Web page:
During a briefing with reporters after the meeting, the secretaries said they would seek legislative changes giving them flexibility to meet the education and employment needs of victims and others affected by the storm. Spellings said one change she would seek would remove the requirement that students attend school in the district where they are living member George Miller, D-Calif., sharply criticized the decision to suspend the Davis-Bacon Act.

Education and the Workforce Committee Republicans Wednesday also introduced a bill that would loosen the rules governing the Labor Department’s National Emergency Grant program. This program offers employment and training for as long as six months to people who participate in projects providing assistance to disaster victims. The bill would expand “eligibility for the program and the kind of work that beneficiaries could perform”.

When affected by disaster, many individuals become angry of Government’s apathetic attitude towards them and have expectations of relief. Thus, they are left to believe that, eventually, their lives will return to normal. There is also a hope that the final stages of recovery shall soon come, as was shown when the economy of Florida began to boom three months after the last hurricane. After the flooding of Hurricane Katrina, there is an immediate sanction of Federal disaster relief dollars and insurance reimbursement dollars with the promise by the Federal government to pay US$10.5 billion in aid with much more to come.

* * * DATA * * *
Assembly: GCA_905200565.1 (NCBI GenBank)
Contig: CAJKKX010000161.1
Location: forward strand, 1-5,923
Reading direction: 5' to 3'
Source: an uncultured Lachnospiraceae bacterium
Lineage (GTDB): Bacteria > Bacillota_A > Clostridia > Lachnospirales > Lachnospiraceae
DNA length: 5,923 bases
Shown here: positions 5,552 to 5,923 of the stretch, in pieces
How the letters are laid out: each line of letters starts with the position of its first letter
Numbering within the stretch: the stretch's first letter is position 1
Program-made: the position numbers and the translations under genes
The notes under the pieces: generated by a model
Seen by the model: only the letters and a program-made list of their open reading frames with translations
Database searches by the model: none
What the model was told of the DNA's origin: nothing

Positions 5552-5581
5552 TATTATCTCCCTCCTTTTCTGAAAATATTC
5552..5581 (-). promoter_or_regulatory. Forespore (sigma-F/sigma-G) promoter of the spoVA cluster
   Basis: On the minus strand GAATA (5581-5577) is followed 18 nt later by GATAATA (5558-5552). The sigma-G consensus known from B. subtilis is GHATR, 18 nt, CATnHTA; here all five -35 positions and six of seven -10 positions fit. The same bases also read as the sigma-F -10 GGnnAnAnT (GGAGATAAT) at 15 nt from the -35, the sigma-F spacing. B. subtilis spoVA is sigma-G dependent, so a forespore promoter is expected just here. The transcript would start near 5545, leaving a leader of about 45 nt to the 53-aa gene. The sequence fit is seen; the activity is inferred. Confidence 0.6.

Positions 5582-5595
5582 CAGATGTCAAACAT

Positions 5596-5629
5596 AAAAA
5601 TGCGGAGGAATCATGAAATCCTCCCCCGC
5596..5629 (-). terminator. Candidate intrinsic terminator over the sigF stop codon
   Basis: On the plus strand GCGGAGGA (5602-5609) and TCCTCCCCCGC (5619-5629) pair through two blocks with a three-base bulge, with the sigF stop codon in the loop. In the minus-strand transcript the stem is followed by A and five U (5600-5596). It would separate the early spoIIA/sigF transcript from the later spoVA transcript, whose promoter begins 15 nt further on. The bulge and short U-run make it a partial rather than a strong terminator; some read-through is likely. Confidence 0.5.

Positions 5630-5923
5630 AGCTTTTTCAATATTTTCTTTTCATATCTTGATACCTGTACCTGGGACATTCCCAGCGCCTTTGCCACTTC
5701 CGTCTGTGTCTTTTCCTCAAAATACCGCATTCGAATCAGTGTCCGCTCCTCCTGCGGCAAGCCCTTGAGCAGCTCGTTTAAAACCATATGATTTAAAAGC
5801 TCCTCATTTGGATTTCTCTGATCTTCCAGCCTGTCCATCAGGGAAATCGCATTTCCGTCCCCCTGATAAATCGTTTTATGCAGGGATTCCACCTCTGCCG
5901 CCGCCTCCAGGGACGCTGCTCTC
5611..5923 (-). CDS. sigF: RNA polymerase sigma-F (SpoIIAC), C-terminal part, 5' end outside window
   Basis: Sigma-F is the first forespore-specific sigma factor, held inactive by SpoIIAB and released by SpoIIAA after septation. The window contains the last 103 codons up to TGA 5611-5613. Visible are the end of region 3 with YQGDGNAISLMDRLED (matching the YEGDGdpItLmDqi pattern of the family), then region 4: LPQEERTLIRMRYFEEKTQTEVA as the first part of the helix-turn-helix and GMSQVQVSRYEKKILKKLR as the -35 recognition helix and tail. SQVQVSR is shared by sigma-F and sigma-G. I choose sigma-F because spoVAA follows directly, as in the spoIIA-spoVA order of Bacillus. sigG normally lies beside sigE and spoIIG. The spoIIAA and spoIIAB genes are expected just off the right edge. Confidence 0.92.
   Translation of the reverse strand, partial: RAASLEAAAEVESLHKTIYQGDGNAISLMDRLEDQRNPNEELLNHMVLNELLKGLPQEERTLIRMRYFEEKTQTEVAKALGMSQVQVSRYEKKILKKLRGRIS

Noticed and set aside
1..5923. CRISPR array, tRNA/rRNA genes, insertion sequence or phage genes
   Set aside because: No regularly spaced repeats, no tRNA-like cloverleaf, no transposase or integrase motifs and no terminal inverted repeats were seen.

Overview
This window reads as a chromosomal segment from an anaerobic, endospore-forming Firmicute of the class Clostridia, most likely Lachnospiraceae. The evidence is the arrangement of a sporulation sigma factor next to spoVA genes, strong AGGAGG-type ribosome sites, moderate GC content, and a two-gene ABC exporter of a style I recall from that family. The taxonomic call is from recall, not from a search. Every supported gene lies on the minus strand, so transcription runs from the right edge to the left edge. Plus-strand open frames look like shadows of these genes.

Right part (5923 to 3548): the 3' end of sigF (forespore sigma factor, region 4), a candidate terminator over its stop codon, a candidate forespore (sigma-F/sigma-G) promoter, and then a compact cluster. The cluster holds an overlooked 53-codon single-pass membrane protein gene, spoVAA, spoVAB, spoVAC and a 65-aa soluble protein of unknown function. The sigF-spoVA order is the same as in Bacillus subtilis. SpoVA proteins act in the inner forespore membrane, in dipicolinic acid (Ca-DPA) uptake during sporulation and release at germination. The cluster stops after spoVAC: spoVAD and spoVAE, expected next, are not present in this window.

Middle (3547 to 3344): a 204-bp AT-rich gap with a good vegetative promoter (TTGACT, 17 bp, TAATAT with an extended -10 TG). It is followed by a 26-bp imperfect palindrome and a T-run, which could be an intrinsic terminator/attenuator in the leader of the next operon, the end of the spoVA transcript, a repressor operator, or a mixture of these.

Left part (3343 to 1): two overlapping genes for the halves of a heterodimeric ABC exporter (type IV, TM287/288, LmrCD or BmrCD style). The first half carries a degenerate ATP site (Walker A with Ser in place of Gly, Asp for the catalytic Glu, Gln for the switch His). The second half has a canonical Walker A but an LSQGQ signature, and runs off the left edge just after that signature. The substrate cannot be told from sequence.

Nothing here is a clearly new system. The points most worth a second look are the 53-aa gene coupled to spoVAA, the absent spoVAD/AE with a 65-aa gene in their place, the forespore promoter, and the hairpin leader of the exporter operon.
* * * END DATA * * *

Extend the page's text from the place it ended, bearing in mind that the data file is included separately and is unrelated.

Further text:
There is no question that natural disasters have devastating results on the lives of affected individuals. However, the victims stay because they have a sense of home and community. Rather than up and leave, they fight through the issues of unemployment, they live in trailers, they seek out government support in hopes of overcoming and getting their lives back.